There are a few things that a non-solicitation clause must contain to be enforceable. The clause must have a limited geographic scope and time in place that is reasonable. Further, a non-solicitation clause must be limited to the act of solicitation. If the wording of the solicitation clause goes beyond the solicitation of the employer’s client base, then it is likely to place unreasonable limits on the employee’s ability to freely compete and earn a living. Lastly, it is wise to limit the act of solicitation so that it is not too burdensome. This may entail only restricting the solicitation of the clients that the employee dealt with or the types of clients that the employee works with. To better understand the limits of a non-solicitation clause, the case of Donaldson Travel Inc. v. Murphy et al. 2016 is useful to review.

Donaldson v. Murphy, 2016 (Superior Court of Justice – Ontario)

In the case, Murphy was a former employee of Donaldson Travel that left to work for a competitor company named Goliger. One of Donaldson Travel’s claims was that Murphy solicited clients and therefore violated the non-solicitation clause that Murphy had signed. The clause reads:

Mary agrees that in the event of termination or resignation that she will not solicit or accept business from any corporate accounts or customers that are serviced by … Donaldson Travel, directly, or indirectly. (emphasis added)

The court deemed this clause unenforceable for several reasons. Firstly, there was no limit in time and geography. As it is worded, this clause would never expire and would apply anywhere in the country. This is unnecessary to protect Donaldson Travel’s business interests. Secondly, the phrase “or accept business from” goes beyond the act of solicitation. This places an unreasonable restriction on Murphy’s ability to earn a living because it is not necessary to protect Donaldson’s business interests. Lastly, the term “any corporate account” is also too broad. It would be reasonable to limit the solicitation of clients that Murphy dealt with; however, the wording here would prevent Murphy from conducting business with any clients of Donaldson, even the ones that Donaldson establishes after Murphy had left. This is not needed to protect Donaldson’s business interests by the departure of Murphy.

Closing Remarks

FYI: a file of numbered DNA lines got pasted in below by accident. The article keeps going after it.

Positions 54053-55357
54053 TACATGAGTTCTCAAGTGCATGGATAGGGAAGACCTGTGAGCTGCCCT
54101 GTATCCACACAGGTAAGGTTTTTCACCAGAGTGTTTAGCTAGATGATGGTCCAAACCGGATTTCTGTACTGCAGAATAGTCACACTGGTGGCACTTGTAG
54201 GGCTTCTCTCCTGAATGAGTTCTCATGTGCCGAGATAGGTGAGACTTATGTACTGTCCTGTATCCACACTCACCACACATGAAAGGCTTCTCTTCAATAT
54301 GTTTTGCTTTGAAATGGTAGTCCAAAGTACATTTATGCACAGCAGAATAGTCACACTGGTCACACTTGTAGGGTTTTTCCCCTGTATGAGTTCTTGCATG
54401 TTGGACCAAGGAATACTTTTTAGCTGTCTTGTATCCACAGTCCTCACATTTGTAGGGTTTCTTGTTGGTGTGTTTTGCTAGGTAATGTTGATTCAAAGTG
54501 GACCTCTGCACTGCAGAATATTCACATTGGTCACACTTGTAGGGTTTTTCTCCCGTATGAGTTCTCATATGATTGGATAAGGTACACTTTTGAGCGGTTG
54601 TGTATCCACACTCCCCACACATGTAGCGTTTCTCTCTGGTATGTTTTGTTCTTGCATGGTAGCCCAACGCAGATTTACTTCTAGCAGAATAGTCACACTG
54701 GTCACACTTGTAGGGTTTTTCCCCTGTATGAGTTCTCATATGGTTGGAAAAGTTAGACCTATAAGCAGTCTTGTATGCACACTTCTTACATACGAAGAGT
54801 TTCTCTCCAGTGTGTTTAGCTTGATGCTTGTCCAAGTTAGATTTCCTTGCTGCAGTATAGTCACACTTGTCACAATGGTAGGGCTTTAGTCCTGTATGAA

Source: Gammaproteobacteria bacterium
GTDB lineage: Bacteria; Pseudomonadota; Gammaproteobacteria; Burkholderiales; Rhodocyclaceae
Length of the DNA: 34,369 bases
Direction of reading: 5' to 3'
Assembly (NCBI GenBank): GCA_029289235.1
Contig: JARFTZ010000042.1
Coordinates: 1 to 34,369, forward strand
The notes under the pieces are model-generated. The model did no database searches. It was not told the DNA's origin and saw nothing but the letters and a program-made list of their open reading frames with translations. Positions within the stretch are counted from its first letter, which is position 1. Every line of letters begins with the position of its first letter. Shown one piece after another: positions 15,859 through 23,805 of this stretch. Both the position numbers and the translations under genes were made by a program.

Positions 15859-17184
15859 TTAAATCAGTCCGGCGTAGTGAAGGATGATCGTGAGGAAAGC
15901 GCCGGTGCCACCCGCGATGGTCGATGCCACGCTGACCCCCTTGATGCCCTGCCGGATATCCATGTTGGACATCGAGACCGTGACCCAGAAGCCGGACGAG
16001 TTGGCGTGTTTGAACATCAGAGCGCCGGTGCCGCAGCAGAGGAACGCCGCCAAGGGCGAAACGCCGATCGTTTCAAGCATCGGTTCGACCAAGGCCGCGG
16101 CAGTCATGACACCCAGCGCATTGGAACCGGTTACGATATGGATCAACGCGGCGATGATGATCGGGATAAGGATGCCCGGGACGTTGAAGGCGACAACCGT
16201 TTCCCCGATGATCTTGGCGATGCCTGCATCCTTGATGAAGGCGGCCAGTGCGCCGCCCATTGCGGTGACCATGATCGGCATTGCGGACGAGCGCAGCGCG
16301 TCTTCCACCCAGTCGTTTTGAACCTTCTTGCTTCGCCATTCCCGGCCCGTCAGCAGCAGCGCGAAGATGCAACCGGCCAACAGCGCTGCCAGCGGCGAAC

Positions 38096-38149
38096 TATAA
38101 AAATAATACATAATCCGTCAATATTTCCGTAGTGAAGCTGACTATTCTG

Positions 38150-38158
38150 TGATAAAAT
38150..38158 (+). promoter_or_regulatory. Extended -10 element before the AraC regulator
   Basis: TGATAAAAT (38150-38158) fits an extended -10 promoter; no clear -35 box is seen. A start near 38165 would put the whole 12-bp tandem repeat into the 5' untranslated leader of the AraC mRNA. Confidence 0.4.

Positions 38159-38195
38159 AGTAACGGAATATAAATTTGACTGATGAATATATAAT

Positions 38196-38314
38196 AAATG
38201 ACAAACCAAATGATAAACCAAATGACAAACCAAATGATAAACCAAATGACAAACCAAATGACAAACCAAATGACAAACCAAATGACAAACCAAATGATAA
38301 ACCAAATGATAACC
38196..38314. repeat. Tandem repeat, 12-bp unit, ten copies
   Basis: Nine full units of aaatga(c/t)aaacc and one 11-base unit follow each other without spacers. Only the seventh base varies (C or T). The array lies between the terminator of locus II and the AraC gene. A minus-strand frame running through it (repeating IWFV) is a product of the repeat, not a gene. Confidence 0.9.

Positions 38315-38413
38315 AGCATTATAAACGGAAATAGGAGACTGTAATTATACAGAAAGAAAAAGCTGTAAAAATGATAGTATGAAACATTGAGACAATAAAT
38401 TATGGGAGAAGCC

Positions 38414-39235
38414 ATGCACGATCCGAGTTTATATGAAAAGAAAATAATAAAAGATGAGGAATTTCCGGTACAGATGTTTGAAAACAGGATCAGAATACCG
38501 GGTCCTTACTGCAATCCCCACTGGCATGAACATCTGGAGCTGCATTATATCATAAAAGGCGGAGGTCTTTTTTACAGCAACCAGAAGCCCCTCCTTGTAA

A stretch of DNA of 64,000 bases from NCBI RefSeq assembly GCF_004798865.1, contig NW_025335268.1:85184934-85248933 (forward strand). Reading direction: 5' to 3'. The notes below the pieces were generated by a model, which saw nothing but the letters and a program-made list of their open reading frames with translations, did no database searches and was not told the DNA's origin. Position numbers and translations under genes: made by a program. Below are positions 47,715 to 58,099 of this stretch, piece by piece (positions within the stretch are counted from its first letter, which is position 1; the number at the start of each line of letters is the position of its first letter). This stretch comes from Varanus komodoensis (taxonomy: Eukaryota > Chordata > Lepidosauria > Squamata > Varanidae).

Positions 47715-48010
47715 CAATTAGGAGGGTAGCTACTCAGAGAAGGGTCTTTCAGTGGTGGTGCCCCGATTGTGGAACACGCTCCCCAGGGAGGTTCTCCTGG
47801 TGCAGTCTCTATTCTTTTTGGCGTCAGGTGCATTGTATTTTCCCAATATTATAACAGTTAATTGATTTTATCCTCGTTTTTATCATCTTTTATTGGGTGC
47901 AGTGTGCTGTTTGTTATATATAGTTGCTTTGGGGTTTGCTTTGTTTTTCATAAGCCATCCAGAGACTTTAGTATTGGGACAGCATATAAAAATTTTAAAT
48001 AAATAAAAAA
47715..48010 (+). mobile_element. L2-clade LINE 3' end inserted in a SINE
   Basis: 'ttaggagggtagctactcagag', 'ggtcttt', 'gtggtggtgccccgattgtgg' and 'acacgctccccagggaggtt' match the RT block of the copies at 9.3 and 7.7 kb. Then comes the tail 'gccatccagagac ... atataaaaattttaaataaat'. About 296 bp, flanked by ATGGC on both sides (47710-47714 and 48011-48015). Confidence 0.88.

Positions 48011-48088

The burden is placed on the employer to carefully draft such clauses and to show that the clause is reasonable. The wording of the clause is important as the courts will not look beyond the wording of the clause, nor will they change the clause so that it is legally enforceable. For employees that are not in a managerial role, a non-solicitation will almost always suffice in protecting an employer’s business interests. It is important to seek the assistance of an employment lawyer when seeking to protect business interests through non-solicitation clauses.

Q&A: Employment contracts and fundamental changes

| April 20th, 2015 | No Comments »

I have an employment contract stating my work location to be downtown. I have been told however that I will now be working for a satellite office which is 20KM away.  This may not seem like a huge distance but with the traffic in Toronto during the morning and evening commute times, I would be in my car for 45 minutes longer in each direction.  This seems unfair.  Do I have any right to reject the change?

You can reject changes to your job that fundamentally alter your working conditions.  This is known as a constructive dismissal.  A new work location is sometimes considered a fundamental change but it will depend on the circumstances.  If your contract guaranteed you a downtown Toronto location and that was important to you, the employer’s decision to change that term should be considered a fundamental alteration.

In a situation like this, you should make it known to your employer that you reject the change.  If the employer will not resume your employment at the downtown location, and insists that you work from the satellite office, you may be able to consider yourself as constructively dismissed, leave the workplace and sue for lost wages while you look for other work.

Employment contracts and their validity

| March 6th, 2015 | No Comments »

There is the possibility that an employment contract may or may not hold up in Court.  This is why it is recommended that a legal professional review documents of this nature.

Daniel Lublin, Toronto employment lawyer discusses the importance of employment contracts as they relate to their validity and legal standing in Court, non-solicit/non-compete clauses, and the legal protection of contractors and disclosing of their income. Mr. Lublin has this to say:

  • When an employee signs a non-compete/ non-solicit clause, the Court will rely on the contractual language and will determine its validity. However, there are special circumstances where an employee has a key role and is considered as a “fiduciary”.